by Steven Malanga
Manhattan Institute
June 12, 2014
City Journal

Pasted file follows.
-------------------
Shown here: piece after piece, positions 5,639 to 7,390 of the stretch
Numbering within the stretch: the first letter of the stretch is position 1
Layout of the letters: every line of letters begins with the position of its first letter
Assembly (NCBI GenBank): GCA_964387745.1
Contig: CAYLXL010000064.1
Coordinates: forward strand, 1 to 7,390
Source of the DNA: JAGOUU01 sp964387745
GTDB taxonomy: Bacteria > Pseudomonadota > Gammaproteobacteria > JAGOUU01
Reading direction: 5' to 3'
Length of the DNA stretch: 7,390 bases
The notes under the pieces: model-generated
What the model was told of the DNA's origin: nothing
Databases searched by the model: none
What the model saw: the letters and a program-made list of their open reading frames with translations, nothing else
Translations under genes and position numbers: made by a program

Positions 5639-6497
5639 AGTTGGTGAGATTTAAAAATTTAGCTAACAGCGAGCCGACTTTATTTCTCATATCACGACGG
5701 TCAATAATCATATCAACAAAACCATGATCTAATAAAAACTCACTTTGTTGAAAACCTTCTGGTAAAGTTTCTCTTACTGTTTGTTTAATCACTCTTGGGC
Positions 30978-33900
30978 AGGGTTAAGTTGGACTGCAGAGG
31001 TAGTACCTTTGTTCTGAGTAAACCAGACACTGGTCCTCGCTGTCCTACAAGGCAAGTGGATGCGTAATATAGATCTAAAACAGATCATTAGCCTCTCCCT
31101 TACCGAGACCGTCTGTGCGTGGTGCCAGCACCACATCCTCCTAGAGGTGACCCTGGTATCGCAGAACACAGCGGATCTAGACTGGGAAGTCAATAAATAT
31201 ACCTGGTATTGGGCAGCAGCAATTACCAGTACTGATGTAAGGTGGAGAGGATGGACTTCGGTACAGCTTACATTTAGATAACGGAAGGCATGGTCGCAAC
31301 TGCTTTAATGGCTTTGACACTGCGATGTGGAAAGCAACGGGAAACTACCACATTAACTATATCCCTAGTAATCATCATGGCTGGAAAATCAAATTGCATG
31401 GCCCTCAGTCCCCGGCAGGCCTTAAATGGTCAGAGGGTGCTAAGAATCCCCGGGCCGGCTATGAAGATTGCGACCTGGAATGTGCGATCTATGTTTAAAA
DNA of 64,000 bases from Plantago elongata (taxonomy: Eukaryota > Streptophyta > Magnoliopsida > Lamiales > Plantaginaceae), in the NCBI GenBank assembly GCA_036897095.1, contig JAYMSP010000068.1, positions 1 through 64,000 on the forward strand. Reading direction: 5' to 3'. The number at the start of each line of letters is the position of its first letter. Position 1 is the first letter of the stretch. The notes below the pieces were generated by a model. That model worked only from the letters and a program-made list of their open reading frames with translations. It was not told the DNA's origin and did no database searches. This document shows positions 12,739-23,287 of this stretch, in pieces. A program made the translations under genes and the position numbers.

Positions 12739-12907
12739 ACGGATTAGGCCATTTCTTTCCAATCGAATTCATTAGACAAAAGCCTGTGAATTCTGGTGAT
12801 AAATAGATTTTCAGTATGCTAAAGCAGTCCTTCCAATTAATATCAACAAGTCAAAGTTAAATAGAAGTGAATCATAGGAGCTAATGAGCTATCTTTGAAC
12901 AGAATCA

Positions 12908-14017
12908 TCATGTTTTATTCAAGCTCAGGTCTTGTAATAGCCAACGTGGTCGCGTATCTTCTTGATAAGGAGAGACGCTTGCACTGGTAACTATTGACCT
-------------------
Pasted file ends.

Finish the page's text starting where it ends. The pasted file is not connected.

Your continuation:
State judicial activism has cost taxpayers billions in unfunded mandates and thwarted efforts to control spending. In 1977, amidst a conservative shift in the Supreme Court, Justice William Brennan, Jr., exhorted state judges to embrace activist interpretations of the law. Though he has not lived to see it, Brennan has since gotten his “revenge,” as it were, as state judges across the nation have reinterpreted the law in such a way as to explode state education, welfare, and entitlement budgets, all while significantly curtailing the power of voters to control spending. Avoiding fiscal ruin will require the constraint of judicial activism, a process that will require law schools to train more conservative future judges, and will also require voters to be more discerning in the judges (or judge appointers, like governors) whom they select.

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